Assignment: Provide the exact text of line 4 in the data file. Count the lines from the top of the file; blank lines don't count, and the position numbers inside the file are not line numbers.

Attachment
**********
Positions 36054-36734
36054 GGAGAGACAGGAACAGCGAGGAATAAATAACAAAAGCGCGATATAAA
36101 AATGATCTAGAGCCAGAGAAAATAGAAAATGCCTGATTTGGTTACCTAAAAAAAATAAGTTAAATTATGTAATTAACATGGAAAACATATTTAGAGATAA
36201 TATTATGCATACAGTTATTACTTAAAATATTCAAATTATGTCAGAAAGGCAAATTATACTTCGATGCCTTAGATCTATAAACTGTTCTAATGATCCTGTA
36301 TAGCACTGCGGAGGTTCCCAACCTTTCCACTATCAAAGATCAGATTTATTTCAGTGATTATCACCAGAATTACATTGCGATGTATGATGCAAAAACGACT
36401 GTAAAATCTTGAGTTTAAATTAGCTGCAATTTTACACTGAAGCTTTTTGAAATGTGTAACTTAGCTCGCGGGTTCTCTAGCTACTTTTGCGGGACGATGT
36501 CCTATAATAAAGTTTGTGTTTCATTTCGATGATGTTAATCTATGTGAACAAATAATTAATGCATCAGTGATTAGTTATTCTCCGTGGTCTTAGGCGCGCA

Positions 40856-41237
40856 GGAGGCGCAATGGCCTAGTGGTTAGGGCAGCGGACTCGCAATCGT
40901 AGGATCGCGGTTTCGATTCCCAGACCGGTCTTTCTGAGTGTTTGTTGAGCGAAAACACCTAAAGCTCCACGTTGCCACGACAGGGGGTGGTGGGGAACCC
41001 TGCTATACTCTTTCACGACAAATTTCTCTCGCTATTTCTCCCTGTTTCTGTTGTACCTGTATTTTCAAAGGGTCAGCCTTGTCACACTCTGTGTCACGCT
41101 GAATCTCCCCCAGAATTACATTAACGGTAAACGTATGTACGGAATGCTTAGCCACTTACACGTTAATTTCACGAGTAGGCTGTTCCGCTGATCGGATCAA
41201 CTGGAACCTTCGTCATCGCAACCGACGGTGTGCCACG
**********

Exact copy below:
36201 TATTATGCATACAGTTATTACTTAAAATATTCAAATTATGTCAGAAAGGCAAATTATACTTCGATGCCTTAGATCTATAAACTGTTCTAATGATCCTGTA